Microsoft doesnt seem to care about the $613 million it has been ordered by the European Competition Commission (ECC) to pay for allegedly abusing its desktop-operating-system monopoly.
But Microsoft does care very much about being forced to ship a version of Windows that does not include Windows Media Player bundled into it.
And Microsoft also is loath to provide more communications-protocol information to its competitors that would allow them to more smoothly integrate their servers with Windows desktops.
On Wednesday, a European Union court judge will decide if Microsoft should be forced to comply with these remedies now, or if Microsoft will be allowed to wait for years (perhaps as many as five) before being required to do the bidding of the ECC.
Whichever way the judge rules, its not hard to see why Microsoft wants the remedies, especially the Windows Media Player one, overturned. The Redmondians have been on a roll, "innovatively integrating" formerly separate products and technologies into Windows.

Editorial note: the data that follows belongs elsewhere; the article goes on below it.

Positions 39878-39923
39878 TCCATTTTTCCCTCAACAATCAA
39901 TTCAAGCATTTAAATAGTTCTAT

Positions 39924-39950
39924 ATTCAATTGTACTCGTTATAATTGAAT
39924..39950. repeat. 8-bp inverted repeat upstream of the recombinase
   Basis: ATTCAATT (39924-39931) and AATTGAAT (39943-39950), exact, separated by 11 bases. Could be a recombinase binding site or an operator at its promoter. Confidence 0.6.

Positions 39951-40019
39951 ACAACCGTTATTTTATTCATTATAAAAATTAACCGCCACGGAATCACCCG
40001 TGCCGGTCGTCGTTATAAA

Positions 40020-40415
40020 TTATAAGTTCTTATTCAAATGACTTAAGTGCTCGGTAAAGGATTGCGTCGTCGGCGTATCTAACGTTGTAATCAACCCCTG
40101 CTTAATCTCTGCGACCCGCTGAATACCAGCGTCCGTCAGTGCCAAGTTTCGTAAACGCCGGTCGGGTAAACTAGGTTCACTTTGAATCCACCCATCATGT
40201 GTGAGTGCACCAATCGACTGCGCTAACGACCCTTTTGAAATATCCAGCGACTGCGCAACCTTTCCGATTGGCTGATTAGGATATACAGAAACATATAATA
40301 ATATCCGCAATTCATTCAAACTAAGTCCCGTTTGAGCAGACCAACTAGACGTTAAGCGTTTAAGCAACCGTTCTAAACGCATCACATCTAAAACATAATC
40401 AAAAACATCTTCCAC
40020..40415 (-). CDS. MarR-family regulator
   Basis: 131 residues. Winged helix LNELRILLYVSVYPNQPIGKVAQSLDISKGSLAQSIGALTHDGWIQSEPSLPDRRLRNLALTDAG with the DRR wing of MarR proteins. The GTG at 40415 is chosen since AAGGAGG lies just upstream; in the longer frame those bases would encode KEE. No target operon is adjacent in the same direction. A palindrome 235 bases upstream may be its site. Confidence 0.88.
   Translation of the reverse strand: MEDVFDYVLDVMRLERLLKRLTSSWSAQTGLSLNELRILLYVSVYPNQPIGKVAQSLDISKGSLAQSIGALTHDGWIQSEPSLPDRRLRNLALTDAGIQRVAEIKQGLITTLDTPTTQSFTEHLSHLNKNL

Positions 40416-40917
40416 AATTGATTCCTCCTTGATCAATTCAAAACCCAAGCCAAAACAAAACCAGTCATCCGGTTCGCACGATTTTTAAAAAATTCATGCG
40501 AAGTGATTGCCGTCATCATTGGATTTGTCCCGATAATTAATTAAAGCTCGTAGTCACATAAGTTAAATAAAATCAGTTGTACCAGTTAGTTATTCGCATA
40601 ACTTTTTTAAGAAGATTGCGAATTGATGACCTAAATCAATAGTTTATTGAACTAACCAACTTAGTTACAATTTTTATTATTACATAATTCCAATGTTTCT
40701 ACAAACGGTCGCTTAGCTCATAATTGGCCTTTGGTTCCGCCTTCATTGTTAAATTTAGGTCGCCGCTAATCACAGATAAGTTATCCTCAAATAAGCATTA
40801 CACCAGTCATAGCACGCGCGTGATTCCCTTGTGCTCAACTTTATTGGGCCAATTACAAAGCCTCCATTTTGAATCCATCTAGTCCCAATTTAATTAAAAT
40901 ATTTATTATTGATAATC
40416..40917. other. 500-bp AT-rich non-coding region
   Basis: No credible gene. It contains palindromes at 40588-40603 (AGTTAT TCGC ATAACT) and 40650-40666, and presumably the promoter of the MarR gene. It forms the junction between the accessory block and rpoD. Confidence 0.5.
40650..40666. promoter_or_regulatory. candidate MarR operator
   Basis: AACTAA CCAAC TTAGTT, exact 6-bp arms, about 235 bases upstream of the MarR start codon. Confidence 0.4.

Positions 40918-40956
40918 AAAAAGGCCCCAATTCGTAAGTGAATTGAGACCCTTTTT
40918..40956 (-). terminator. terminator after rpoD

The fear inside the hallowed halls is that once one bundled piece of Windows is exorcised, any and maybe even all of them might be.
If Windows Media Player can be stripped out of some versions of Windows, why not Internet Explorer? Or the Windows Messenger instant-messaging client? Or the Windows Firewall that shipped as part of Windows XP SP2 (Service Pack 2)?
And if Windows were to be pared back, what would happen to Microsofts strategy to conquer by smothering the world with increasingly fat ("smart") clients?
My take? Requiring Microsoft to unbundled IE, Media Player and other formerly separate technologies from Windows might not be the best thing for non-tech-savvy consumers who are uncomfortable finding, downloading and ensuring compatibility between Windows and these elements.
That said, I believe unbundling could end up being a positive thing for Microsoft. I am not being facetious.
Look at Internet Explorer. Microsoft hasnt done a completely new rev of its browser since 2001. Sure, it made some IE tweaks in service packs, including XP SP2. But think of how much more feature-rich, standards-compliant and possibly even more secure IE would be if Microsoft felt compelled to compete fairly and squarely with Firefox, Opera, Netscape, etc.
Instead, the IE team has slacked off with next-to-no negative impact, since Microsoft could count on maintaining its 90-plus-percent market share simply by virtue of IEs inclusion in Windows.